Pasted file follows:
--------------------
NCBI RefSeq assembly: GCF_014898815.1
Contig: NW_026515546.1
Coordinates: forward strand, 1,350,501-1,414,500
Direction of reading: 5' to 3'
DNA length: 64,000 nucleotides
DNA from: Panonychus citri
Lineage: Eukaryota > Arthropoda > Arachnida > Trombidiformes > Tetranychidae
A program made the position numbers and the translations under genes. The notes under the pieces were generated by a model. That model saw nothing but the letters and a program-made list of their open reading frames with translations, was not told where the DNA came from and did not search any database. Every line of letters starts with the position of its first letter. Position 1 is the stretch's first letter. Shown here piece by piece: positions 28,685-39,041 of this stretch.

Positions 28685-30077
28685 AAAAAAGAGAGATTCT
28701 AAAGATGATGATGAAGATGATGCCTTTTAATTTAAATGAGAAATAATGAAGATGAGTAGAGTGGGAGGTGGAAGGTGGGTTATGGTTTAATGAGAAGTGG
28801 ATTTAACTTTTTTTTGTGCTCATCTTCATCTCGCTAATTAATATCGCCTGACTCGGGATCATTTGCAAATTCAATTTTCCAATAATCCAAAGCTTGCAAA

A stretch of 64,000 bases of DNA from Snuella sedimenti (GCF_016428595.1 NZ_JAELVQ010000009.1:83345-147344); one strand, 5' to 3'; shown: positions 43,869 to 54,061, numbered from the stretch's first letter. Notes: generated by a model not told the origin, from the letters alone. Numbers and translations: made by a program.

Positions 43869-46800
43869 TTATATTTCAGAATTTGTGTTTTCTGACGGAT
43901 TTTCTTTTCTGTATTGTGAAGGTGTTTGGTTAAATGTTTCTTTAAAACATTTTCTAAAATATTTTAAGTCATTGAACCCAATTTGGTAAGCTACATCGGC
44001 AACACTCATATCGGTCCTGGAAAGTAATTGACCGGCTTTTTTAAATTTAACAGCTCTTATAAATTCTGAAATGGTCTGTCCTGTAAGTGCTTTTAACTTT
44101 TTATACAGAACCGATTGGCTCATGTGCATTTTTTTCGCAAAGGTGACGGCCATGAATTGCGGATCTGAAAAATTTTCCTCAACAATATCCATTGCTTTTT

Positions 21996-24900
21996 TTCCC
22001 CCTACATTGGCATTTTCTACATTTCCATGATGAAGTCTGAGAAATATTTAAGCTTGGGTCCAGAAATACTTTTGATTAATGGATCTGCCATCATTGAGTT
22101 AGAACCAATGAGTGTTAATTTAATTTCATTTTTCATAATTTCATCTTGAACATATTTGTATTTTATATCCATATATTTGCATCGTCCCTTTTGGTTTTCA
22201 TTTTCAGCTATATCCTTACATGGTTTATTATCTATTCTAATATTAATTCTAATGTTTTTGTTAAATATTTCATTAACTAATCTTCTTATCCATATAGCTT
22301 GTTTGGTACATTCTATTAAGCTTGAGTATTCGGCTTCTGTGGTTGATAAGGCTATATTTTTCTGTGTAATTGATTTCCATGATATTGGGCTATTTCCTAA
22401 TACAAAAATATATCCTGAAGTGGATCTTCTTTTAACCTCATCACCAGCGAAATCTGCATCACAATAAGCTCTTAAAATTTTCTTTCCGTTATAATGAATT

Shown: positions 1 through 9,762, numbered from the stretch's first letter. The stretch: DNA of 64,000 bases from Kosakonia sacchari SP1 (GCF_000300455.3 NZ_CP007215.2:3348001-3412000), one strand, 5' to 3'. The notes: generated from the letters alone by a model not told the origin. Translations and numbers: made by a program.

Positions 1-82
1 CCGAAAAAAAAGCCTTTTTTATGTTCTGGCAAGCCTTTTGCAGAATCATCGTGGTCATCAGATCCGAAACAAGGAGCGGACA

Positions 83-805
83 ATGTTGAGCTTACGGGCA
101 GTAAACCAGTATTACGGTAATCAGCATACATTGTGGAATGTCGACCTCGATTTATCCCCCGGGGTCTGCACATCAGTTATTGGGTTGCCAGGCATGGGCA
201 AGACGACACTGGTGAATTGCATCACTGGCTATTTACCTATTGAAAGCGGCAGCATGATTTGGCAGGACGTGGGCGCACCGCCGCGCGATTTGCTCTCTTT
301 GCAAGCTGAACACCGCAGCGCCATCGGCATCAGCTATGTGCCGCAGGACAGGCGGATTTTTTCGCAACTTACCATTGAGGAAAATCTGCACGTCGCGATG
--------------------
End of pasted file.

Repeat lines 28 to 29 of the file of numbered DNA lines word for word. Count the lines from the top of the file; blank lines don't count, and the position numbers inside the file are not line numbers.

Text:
1 CCGAAAAAAAAGCCTTTTTTATGTTCTGGCAAGCCTTTTGCAGAATCATCGTGGTCATCAGATCCGAAACAAGGAGCGGACA

Positions 83-805